What Kyle Rittenhouse showed in a Kenosha, Wisconsin courtroom this week as he testified there was what people like to call a “bad cry” in his murder trial.
Accused of the murder of two men and the wounding of another In the midst of last summer’s days of racial justice protests, the defendant began to waver on the stand as he described that fateful night last August, when the then 17-year-old armed with a rifle patrolled the streets of a town that was not his. Rittenhouse’s eyes closed almost completely, except for an occasional glance to his left in the direction of the jury. Then came the sobs, which prevented the rest of her response to her attorney’s questions about that evening from escaping her trembling lips.
Rittenhouse’s whine was the headline the day after the defendant offered his long-awaited testimony in the case Wednesday, recalling the night he shot Joseph Rosenbaum and Anthony Huber and “vaporized” 90% of the biceps of the man. physician Gaige Grosskreutz, according to Grosskreutz’s testimony. Rittenhouse wasn’t crying with regret; he was claiming self-defense and telling how he felt his life was in danger.
The trial and pre-trial proceedings had already sparked a national outcry after Judge Bruce Schroeder decided last month that prosecutors could not refer to Rosenbaum, Huber and Grosskreutz as “victims” and that defense lawyers could call them “looters. “or” arsonists “. Now with his tears, Rittenhouse presented himself as the only victim in his own murder trial.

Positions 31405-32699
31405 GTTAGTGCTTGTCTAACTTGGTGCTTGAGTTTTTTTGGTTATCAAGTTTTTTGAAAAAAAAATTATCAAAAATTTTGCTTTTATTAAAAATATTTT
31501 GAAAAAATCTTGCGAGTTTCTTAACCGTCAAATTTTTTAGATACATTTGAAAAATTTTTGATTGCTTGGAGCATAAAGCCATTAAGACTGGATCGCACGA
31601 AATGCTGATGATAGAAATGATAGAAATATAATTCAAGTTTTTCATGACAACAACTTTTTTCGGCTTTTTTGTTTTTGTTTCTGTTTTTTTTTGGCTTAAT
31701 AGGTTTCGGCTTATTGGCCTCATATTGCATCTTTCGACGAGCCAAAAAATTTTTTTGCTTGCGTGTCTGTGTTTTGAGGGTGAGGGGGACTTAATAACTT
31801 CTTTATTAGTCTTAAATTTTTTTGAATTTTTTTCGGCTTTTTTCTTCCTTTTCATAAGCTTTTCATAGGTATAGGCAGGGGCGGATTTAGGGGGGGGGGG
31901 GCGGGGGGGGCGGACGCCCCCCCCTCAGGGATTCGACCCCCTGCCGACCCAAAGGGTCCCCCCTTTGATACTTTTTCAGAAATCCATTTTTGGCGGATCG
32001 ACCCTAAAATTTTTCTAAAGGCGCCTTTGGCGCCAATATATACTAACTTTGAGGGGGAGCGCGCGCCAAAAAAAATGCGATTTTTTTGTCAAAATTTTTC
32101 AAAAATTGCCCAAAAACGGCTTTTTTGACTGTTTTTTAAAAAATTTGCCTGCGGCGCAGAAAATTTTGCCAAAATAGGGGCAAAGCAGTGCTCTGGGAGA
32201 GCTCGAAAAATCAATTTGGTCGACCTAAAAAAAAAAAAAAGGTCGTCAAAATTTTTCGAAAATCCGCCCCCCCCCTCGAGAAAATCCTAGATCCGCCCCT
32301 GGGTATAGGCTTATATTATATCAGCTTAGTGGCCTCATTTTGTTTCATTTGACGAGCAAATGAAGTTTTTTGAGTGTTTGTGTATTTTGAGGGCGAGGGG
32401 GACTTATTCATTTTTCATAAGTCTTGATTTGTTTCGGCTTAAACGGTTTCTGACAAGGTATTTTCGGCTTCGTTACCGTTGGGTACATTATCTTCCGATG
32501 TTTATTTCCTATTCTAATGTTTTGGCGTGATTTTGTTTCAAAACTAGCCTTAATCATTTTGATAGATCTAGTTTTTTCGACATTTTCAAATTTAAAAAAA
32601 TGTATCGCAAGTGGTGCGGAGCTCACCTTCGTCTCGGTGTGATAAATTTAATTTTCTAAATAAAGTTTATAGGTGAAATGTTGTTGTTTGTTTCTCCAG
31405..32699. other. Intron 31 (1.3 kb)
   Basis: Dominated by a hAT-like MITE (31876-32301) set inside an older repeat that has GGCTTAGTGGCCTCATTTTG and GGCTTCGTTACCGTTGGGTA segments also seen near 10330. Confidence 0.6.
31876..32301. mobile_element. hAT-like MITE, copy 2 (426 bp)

When he wasn’t crying, Rittenhouse explained why he had traveled about 20 miles from Illinois, carrying his AR-15-style rifle across state lines. Earlier that day, he allegedly offered “condolences” to a contractor for the cars that had been set on fire the previous night, and he and a friend agreed to help provide armed protection for the company that night. The defendant also testified that he gave a flak jacket in his possession – issued by the Grayslake, Illinois, Police Department’s Explorer program for young people interested in law enforcement careers – to a friend, saying he felt he did not. he would have needed because, he remembered in the courtroom, “I will help people”.